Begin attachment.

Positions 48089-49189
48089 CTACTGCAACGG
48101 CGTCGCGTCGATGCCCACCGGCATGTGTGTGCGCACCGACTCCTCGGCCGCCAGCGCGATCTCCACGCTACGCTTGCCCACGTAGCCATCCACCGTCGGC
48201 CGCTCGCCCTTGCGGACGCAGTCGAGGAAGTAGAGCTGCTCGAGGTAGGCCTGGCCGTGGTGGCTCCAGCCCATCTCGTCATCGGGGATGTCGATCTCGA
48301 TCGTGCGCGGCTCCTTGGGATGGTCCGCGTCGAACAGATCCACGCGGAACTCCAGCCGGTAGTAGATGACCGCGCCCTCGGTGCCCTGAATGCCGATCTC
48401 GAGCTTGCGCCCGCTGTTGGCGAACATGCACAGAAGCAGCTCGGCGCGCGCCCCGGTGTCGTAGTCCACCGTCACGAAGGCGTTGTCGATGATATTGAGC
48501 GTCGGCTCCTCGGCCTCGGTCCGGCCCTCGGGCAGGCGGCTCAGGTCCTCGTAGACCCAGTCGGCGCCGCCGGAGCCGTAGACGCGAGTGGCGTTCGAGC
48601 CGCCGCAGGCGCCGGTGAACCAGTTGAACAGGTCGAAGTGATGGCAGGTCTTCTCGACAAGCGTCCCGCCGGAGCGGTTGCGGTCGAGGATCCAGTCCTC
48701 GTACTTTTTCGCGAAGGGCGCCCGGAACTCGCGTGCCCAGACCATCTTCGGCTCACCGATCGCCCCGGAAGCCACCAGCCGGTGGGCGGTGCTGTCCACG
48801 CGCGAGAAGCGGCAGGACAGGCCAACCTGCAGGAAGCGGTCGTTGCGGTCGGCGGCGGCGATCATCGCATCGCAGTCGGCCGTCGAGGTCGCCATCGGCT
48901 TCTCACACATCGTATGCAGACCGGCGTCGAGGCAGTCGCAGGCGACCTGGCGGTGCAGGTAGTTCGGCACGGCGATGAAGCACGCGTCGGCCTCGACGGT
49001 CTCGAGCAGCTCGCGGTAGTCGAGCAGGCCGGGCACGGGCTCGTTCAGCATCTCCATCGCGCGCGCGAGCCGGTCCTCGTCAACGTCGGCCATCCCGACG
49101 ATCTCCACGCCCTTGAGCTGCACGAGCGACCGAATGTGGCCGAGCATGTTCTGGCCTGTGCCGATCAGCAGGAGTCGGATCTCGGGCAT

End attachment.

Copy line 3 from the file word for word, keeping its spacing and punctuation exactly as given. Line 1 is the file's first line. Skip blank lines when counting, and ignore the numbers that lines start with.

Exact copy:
48101 CGTCGCGTCGATGCCCACCGGCATGTGTGTGCGCACCGACTCCTCGGCCGCCAGCGCGATCTCCACGCTACGCTTGCCCACGTAGCCATCCACCGTCGGC